• On his Rumble channel, Fuentes claimed that Muslims, Black people, and Arabs are genetically “not compatible” with the American system, which is “based on who we are as whites.” Fuentes ranted, “It’s always Blacks that are doing the crime, it’s always Blacks that are running from the cops, it’s always Blacks that are then being gunned down by the cops, and then it’s always Blacks that are blowing up the city, in the name of justice, but then looting liquor stores and phone stores and grocery stores and so on. … And it’s the same thing that you see in France. This is a third-world problem; these are third-world people, bringing third-world behaviors, causing third-world problems.” Fuentes' harmful rhetoric appears to violate app stores' policies against expressions of intolerance or discrimination of racial groups. [Rumble, America First, 7/1/23]
    • During a Rumble stream, Fuentes denounced various civil rights efforts as about “the third-world recolonization of America” and used harmful rhetoric that seems to violate app stores' policies prohibiting content that incites violence or promotes hatred against racial groups. Fuentes stated, “I’m sick of hearing about this Black minority in America, because that’s what they are. They were a cheap labor source when the country was founded. They were slaves. And then from the time they were freed until now they’ve been a small, you can call it racial but really it’s sort of like an ethnic thing, there are — you have white Americans and Black Americans. And they have been an ethnic enclave minority ever since.” [Rumble, America First, 6/19/23]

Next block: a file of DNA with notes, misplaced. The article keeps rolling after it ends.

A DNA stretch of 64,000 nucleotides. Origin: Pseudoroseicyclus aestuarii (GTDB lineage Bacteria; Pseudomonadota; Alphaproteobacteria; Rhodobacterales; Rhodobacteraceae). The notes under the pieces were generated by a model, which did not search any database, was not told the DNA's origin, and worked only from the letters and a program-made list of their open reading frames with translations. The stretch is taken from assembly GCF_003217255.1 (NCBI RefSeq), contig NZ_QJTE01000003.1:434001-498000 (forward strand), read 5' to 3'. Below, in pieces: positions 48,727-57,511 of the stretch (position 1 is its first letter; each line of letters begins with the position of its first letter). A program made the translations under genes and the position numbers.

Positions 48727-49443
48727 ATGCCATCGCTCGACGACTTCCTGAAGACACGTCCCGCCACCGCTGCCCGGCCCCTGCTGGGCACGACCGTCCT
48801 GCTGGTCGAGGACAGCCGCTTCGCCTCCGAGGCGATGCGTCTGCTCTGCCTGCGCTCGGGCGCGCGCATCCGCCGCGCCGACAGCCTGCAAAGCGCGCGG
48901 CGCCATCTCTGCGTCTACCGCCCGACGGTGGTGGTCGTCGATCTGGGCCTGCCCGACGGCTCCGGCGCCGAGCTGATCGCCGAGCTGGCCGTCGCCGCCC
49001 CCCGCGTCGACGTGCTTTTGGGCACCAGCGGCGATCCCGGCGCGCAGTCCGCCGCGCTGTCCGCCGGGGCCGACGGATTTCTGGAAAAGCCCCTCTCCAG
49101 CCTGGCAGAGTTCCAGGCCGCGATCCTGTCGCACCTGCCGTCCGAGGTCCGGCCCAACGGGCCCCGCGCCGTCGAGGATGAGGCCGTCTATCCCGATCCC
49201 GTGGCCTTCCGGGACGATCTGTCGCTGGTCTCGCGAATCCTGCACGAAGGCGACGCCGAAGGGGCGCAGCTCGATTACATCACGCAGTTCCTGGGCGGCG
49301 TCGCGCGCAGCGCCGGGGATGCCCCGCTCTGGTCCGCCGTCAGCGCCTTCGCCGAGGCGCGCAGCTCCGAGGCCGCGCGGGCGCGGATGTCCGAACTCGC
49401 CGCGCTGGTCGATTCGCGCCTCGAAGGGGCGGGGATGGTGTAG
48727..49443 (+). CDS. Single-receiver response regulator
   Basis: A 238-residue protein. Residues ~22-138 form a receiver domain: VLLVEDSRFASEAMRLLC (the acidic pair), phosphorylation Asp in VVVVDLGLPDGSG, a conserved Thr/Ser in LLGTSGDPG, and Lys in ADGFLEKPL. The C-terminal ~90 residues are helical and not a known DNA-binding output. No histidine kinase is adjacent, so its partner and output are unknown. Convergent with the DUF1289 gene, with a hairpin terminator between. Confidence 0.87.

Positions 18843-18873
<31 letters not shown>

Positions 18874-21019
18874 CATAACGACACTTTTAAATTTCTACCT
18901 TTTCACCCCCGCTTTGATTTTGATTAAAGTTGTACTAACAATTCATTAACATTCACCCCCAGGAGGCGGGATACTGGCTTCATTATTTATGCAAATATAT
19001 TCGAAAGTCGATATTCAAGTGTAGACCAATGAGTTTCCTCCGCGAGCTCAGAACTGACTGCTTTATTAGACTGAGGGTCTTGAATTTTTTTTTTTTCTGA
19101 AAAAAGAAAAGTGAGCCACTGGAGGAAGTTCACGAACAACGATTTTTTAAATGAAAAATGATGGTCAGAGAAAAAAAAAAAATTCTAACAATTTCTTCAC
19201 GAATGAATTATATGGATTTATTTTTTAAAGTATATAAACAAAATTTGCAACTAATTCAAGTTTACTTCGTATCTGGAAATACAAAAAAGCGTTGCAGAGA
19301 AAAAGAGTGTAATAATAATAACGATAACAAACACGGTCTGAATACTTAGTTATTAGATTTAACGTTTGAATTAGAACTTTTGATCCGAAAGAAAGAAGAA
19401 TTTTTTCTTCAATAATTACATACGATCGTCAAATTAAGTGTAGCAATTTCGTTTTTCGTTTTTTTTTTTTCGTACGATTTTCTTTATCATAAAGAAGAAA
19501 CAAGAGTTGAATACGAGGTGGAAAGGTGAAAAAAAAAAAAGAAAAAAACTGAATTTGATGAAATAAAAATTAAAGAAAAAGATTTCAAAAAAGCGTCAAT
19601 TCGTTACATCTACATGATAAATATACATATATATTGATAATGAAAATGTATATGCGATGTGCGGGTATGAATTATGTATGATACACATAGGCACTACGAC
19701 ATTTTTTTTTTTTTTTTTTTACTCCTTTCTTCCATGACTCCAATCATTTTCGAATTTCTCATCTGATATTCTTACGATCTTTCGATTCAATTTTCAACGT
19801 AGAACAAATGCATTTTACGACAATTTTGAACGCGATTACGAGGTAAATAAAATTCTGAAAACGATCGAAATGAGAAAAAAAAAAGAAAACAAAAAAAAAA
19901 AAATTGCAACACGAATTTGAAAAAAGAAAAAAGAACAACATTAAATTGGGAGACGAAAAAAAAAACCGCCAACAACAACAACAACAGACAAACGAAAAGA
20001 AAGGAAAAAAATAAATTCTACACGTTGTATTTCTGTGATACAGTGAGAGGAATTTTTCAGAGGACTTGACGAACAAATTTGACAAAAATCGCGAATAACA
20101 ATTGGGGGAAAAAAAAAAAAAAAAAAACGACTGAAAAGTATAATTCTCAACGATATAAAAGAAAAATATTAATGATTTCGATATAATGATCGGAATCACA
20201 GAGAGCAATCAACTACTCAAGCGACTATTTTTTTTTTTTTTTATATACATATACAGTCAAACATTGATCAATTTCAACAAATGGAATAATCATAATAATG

• While mocking the NAACP travel advisory regarding Florida, Rumble Exclusives creator Steven Crowder claimed on Louder with Crowder that “African culture” is “lip spacers” and “neck extenders.” Crowder’s racist language seems to have violated both Samsung TV’s and LG TV’s policies against expressions of intolerance or discrimination against ethnic groups. During the same show, guest Nick di Paolo continued the racist onslaught: “Some people say good, you know, stay the hell away. It’s the Sunshine State and you guys obviously don’t need any more sunshine. Look at you.” [Media Matters, 5/22/23; Samsung, accessed 8/25/23; LG, accessed 9/13/23]
  • Rumble also platforms violent content — seemingly in violation of app store policies

    • Fuentes posted a video to his Rumble channel in which he fantasized that “me and Hitler would team up” to “kill” a Black man who supposedly littered in his neighborhood and called upon his followers “to prepare to catch an aggravated battery charge if you see this in your society.” Fuentes continued, “That guy should be dragged from his car and beaten to death by the public. And I’m supposed to be mad at Hitler because of some fantastical Hollywood story about a gas chamber that looks like a shower?” [Media Matters, 7/31/23]
    • Failed Arizona gubernatorial candidate Kari Lake appeared on the Rumble-hosted podcast of Michael Scheuer, a virulent antisemite, and stated that the Second Amendment is “there to stop the tyrants.” Scheuer — who has called for the executions of leading political figures including President Joe Biden — responded by claiming that there’s “an enormous enemy in Washington” and “in the general staff of the military.” [Media Matters, 7/13/23, 8/4/23]